Social Security File-and-Suspend Option Ending in 2016

I hate to say I told you so (okay, I actually LOVE saying I told you so), but as I postulated in an earlier blog, the Social Security file-and-suspend option is going away for new filers after May 2, 2016.

The file-and-suspend option allows one spouse to file for his benefits at full retirement age but suspend receiving the actual checks.  The filer would wait until age 70 to receive a larger payout, but his/her spouse could then file for the spousal benefit and receive a check during the wait.  Eventually, the person receiving the spousal check could switch to his/her own work benefit.

The change, signed into law as part of a larger budget deal, means that the spouse can only choose on or the other benefit to claim:  spousal or his/her own.  He or she won’t be able to switch to a different benefit later on.

This benefit seemed mostly to benefit higher earning dual-career couples and not the poverty-line people that Social Security has always been intended to help.  Plus, if a bunch of couples do it, that would be expensive for an already strained system, so it’s not surprising that the option is being taken away.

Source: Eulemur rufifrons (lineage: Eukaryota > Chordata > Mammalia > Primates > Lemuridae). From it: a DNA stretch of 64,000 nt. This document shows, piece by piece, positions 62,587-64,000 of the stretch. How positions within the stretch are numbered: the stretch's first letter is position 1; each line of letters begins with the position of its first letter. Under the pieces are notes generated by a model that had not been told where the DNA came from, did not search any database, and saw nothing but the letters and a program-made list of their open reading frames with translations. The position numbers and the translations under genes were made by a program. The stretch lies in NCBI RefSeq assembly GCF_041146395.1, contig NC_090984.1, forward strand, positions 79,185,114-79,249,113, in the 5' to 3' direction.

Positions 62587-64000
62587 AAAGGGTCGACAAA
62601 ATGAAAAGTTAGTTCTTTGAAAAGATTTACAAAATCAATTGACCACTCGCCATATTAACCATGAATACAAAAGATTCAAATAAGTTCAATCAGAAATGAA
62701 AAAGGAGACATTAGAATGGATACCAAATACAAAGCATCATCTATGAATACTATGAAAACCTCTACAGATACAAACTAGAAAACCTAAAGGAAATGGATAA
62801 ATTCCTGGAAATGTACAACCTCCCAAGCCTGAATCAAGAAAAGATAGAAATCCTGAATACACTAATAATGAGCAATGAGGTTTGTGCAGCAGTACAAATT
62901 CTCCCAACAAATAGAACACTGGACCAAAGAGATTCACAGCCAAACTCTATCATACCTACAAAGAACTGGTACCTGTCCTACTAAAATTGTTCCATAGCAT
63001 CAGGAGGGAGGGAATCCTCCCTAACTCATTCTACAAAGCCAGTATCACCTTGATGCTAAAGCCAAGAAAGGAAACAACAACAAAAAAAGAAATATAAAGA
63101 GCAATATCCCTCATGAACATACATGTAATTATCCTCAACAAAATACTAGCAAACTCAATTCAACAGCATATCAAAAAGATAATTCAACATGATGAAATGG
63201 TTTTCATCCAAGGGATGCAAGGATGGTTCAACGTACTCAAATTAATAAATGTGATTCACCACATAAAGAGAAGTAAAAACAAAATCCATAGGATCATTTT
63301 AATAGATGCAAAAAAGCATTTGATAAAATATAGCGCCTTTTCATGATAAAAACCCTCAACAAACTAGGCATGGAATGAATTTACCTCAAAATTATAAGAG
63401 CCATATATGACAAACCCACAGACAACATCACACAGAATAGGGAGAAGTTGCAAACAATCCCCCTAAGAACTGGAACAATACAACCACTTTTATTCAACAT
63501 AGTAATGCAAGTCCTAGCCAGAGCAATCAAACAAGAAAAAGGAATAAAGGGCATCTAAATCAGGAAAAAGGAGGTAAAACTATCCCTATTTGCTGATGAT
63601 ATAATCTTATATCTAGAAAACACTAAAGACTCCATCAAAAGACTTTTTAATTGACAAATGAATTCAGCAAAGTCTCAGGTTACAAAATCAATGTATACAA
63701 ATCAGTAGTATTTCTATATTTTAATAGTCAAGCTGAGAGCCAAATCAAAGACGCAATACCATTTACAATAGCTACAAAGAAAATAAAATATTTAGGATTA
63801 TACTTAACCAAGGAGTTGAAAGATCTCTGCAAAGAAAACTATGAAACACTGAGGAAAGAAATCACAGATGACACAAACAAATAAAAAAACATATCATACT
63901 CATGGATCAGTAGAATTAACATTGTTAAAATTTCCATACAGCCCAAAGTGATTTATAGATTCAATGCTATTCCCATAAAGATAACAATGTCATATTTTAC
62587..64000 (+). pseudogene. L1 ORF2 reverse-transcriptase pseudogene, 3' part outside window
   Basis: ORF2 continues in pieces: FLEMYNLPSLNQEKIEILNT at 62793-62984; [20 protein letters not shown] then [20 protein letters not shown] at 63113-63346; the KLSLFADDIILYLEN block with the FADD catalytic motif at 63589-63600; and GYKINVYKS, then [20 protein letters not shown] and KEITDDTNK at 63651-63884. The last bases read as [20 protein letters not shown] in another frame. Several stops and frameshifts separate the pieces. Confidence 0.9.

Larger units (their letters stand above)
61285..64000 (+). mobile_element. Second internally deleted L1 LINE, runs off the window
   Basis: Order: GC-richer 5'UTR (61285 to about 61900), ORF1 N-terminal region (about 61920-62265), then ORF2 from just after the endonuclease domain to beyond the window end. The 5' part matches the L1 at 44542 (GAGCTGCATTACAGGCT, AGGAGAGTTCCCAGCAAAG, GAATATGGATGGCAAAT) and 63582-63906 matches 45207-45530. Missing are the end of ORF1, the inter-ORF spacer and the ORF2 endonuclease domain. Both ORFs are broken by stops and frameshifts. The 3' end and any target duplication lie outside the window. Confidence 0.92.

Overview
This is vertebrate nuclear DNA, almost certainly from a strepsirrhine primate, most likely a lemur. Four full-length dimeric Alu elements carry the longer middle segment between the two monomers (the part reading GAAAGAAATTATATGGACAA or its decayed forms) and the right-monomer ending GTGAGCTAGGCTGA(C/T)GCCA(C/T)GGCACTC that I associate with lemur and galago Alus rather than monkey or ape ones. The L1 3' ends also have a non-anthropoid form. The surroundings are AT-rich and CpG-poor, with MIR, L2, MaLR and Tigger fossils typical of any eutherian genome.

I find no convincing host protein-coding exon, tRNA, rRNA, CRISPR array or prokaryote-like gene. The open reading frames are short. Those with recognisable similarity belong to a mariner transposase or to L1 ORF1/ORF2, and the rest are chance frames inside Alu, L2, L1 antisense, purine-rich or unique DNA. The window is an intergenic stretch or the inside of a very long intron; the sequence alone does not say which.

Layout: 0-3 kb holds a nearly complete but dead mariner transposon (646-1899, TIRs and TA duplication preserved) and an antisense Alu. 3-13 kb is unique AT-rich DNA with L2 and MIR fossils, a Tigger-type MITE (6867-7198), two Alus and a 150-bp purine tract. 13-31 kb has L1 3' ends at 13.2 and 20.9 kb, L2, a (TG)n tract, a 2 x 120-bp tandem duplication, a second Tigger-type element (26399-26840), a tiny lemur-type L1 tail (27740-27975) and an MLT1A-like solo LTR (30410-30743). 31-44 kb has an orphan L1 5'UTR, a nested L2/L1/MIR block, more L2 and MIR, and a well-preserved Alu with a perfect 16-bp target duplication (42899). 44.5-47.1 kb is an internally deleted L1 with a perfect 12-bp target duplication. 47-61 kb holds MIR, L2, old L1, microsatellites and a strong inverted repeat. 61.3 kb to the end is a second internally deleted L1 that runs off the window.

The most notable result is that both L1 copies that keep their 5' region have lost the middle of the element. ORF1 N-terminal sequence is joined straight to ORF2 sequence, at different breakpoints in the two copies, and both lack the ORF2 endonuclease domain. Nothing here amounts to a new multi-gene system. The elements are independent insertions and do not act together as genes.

If you are already using file-and-suspend, don’t panic.  Those who are already using the strategy or start before May 2016 will be grandfathered in.  There are other exceptions, as well.  A good Q&A is in this article from the Washington Post:  https://www.washingtonpost.com/news/get-there/wp/2015/11/09/what-you-need-to-know-about-the-lucrative-social-security-strategy-thats-going-away/

Also, the Social Security website has surprisingly articulate answers (better than talking to representatives sometimes) to common questions about benefits.  www.ssa.gov.

 

If these topics sound like they would be of interest to your employees, sales conference, or professional organization, contact me at 303-324-0014 or kristi@sullivanfinancialplanning.com for more information.

One comment

  1. Jack Mudry says:

    It appears that this strategy would not help my wife and I anyway. Even though I will reach full retirement age at 66 next April and, in theory, I could file and suspend, my wife will only be 58 at that point. I think that means that she couldn’t start getting any benefits until she’s 62. Is that true? That means that we would need to wait for 4 years until she is 62, and then she will be able to start receiving her benefit, although it will be reduced. In any event, my benefit will be growing, but that’s a long time to wait, and we may need the money sooner.
    Does this scenario make sense to you? Thank you—

    Jack

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